Giving employees the right start and keeping them engaged and motivated is sometimes a product of trial and error. A well-designed onboarding process can help simplify this part of the puzzle. Dr. Seymour Adler, senior vice president of Assessment Solutions, Inc., discussed executive onboarding at i4cp’s 35th annual Issue Management Conference in 2007, but the principles can extend to the successful assimilation of any new employee into the organization. Adler suggests an approach that combines mastering the job (its goals and activities), the organization (names, faces, titles, roles, and reporting relationships), the relationships (with both internal and external constituents), the culture (values, conduct, and language demonstrated in the business environment) and the tools (technology, administrative support, and other resources). Assigning a “buddy” and providing new hires with frequent feedback and coaching are other suggestions Adler offers for successful onboarding.
A positive onboarding experience can give employees a head start toward engagement. Engaged employees not only become more productive more quickly, they tend to be more satisfied with their jobs and, therefore, stick around longer. “We found that when new employees are onboarded well, they are 15 to 20 percent less likely to turn over,” says Recruiting Roundtable’s Brian Kropp, a practice manager with the Washington, DC-based membership organization (BNA, Inc., 2006).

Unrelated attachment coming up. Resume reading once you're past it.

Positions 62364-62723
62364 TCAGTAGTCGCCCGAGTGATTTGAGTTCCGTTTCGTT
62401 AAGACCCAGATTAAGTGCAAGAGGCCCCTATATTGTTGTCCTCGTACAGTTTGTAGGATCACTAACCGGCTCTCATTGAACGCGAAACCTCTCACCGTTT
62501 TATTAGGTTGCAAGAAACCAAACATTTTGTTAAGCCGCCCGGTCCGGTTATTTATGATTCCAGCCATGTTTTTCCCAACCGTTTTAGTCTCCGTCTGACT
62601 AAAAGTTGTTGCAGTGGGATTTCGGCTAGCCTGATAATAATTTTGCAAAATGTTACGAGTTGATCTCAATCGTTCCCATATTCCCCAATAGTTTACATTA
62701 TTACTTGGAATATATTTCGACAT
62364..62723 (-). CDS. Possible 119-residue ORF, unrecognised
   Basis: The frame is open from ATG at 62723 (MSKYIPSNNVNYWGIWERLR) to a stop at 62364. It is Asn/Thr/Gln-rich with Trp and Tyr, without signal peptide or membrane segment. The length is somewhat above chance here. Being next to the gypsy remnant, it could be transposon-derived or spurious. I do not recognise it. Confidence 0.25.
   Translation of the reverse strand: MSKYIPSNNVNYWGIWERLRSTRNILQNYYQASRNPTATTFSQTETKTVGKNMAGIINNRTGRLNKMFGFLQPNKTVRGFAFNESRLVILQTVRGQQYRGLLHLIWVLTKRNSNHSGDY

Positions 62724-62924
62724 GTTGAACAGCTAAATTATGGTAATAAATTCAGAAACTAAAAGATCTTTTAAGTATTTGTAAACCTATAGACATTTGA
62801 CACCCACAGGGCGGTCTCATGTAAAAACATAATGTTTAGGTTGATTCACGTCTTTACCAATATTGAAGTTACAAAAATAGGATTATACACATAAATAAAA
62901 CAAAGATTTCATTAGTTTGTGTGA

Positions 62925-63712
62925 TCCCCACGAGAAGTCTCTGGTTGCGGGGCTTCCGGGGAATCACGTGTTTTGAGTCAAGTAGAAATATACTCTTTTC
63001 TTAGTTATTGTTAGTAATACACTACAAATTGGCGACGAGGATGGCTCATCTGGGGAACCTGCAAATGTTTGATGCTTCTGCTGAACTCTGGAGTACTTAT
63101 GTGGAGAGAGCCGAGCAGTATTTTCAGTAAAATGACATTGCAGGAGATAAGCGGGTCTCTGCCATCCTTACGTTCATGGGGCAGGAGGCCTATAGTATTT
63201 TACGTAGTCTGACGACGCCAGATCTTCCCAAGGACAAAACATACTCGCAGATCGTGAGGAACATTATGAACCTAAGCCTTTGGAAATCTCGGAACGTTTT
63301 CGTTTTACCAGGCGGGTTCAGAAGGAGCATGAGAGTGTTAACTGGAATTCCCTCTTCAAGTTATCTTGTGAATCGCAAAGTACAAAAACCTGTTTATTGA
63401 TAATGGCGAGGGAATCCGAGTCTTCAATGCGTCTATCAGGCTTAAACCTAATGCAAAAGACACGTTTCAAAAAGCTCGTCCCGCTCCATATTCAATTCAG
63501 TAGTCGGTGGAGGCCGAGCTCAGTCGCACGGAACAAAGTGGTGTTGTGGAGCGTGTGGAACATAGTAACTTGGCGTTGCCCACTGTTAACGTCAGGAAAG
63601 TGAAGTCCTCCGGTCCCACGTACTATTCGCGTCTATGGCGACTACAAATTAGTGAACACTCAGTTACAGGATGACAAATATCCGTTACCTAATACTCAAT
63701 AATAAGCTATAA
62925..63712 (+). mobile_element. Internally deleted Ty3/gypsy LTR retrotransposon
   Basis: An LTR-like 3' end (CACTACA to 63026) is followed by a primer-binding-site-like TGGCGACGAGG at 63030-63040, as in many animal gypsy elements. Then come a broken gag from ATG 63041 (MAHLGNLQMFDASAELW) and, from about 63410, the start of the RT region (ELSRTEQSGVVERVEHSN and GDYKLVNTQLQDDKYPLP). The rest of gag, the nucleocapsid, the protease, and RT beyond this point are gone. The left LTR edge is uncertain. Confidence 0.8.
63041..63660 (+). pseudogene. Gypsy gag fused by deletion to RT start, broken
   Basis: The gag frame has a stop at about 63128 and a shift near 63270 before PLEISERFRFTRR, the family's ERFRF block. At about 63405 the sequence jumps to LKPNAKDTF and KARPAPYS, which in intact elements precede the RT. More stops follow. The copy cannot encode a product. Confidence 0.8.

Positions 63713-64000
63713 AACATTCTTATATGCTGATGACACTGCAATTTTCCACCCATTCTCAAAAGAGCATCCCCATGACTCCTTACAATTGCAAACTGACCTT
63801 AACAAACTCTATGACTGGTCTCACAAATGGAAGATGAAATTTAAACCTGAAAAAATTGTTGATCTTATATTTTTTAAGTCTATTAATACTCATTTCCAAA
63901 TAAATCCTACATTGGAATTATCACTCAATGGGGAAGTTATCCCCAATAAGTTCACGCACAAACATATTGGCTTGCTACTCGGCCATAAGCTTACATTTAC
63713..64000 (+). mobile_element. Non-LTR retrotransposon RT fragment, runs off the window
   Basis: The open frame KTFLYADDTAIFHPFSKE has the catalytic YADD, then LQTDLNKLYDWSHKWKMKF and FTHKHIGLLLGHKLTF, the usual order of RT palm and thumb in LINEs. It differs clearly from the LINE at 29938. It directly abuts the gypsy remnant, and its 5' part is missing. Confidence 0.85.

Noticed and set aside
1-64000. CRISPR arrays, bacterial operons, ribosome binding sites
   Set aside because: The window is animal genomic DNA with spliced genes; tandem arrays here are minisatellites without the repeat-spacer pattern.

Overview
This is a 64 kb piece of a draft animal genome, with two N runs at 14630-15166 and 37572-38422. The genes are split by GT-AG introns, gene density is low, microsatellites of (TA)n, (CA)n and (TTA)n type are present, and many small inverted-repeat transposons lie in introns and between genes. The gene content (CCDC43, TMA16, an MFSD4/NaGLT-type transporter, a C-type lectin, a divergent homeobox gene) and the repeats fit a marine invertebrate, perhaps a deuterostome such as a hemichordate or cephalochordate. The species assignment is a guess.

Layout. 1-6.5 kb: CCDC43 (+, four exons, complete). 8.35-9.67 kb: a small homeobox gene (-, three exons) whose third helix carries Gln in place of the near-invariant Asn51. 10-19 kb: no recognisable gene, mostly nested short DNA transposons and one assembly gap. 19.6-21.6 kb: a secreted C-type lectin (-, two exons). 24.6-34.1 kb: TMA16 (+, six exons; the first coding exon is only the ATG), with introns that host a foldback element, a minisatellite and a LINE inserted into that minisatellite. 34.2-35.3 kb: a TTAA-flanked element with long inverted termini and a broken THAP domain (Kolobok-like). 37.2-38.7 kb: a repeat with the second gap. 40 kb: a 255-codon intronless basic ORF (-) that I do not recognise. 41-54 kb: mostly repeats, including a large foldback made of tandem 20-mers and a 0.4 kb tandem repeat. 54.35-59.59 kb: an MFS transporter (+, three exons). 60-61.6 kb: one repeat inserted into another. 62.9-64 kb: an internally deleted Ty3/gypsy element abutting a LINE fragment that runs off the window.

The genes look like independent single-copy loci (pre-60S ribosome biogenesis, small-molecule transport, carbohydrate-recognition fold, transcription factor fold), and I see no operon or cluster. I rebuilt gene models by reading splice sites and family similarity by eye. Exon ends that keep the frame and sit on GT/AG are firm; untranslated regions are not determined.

Is the picture complete?
Even when a company’s hard up-front work produces an engaged employee, its job is not yet done. Organizations must continuously stoke engagement levels of employees with key skills who fit well in the organization’s culture. One way to accomplish this is by knowing those employees’ individual preferences and customizing reward programs to suit them. Such a customized approach might be the finishing touch needed to complete the engagement picture.
Adler, Seymour. The Ropes to Learn and the Ropes to Skip: Facilitating Onboarding. Human Resource Institute/i4cp Issue Management Conference, St. Pete Beach, FL, February 8, 2007.
BNA, Inc. Onboarding: New Methods for Integrating New Hires into Organizations. Washington, DC: BNA, January 2006.
Institute for Corporate Productivity. Survey Results: Psychological Assessment [www.i4cp.com]. February 2007.
Jones, Keith. “The Culture Quandary: Creating an Organizational Fit.” Workspan, October 2005, pp. 12–13.
“Searching for the Holy Grail.” Management-Issues [www.management-issues.com]. December 2, 2005.
Winkler, Connie. “Job Tryouts Go Virtual.” HR Magazine, September 2006, pp. 131–134.